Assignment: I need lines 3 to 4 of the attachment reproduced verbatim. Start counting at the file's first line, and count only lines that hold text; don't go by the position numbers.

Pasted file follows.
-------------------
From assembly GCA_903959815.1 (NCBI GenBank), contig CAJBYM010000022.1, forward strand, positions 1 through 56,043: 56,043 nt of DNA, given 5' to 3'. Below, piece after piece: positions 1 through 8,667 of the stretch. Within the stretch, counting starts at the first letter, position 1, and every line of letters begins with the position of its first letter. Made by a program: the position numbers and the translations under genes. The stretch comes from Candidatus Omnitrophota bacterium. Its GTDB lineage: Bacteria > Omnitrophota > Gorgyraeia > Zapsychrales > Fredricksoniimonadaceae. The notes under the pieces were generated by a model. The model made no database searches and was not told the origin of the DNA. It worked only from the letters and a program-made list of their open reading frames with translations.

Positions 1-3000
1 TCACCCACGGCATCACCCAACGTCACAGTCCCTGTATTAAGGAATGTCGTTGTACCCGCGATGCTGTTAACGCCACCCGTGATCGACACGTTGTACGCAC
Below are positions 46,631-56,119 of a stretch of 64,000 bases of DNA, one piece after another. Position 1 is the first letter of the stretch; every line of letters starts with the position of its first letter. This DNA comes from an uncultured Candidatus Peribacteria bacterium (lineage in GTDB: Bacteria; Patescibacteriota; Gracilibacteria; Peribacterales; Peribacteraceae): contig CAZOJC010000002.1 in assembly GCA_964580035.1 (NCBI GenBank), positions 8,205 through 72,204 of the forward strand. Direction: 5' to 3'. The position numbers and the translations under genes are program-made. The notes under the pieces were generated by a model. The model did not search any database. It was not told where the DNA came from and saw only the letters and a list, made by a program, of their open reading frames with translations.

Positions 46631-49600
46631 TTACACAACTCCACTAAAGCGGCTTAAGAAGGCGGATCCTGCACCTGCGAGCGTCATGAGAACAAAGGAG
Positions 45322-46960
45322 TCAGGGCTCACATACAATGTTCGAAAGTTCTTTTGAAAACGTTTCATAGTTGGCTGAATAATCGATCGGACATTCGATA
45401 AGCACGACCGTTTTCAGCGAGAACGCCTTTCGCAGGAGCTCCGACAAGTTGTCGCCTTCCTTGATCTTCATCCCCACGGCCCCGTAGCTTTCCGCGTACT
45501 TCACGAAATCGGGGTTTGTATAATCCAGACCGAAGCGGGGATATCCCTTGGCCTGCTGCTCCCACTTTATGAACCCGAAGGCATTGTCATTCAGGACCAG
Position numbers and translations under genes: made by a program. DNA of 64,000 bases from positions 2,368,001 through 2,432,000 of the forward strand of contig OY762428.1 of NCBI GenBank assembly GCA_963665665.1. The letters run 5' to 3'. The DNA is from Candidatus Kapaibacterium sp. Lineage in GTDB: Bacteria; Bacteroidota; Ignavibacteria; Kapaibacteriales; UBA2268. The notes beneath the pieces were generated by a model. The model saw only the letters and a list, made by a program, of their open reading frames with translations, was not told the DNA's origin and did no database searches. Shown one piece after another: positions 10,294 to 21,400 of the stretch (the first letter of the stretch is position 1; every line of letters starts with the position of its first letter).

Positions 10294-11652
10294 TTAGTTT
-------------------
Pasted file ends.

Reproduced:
1 TCACCCACGGCATCACCCAACGTCACAGTCCCTGTATTAAGGAATGTCGTTGTACCCGCGATGCTGTTAACGCCACCCGTGATCGACACGTTGTACGCAC
Below are positions 46,631-56,119 of a stretch of 64,000 bases of DNA, one piece after another. Position 1 is the first letter of the stretch; every line of letters starts with the position of its first letter. This DNA comes from an uncultured Candidatus Peribacteria bacterium (lineage in GTDB: Bacteria; Patescibacteriota; Gracilibacteria; Peribacterales; Peribacteraceae): contig CAZOJC010000002.1 in assembly GCA_964580035.1 (NCBI GenBank), positions 8,205 through 72,204 of the forward strand. Direction: 5' to 3'. The position numbers and the translations under genes are program-made. The notes under the pieces were generated by a model. The model did not search any database. It was not told where the DNA came from and saw only the letters and a list, made by a program, of their open reading frames with translations.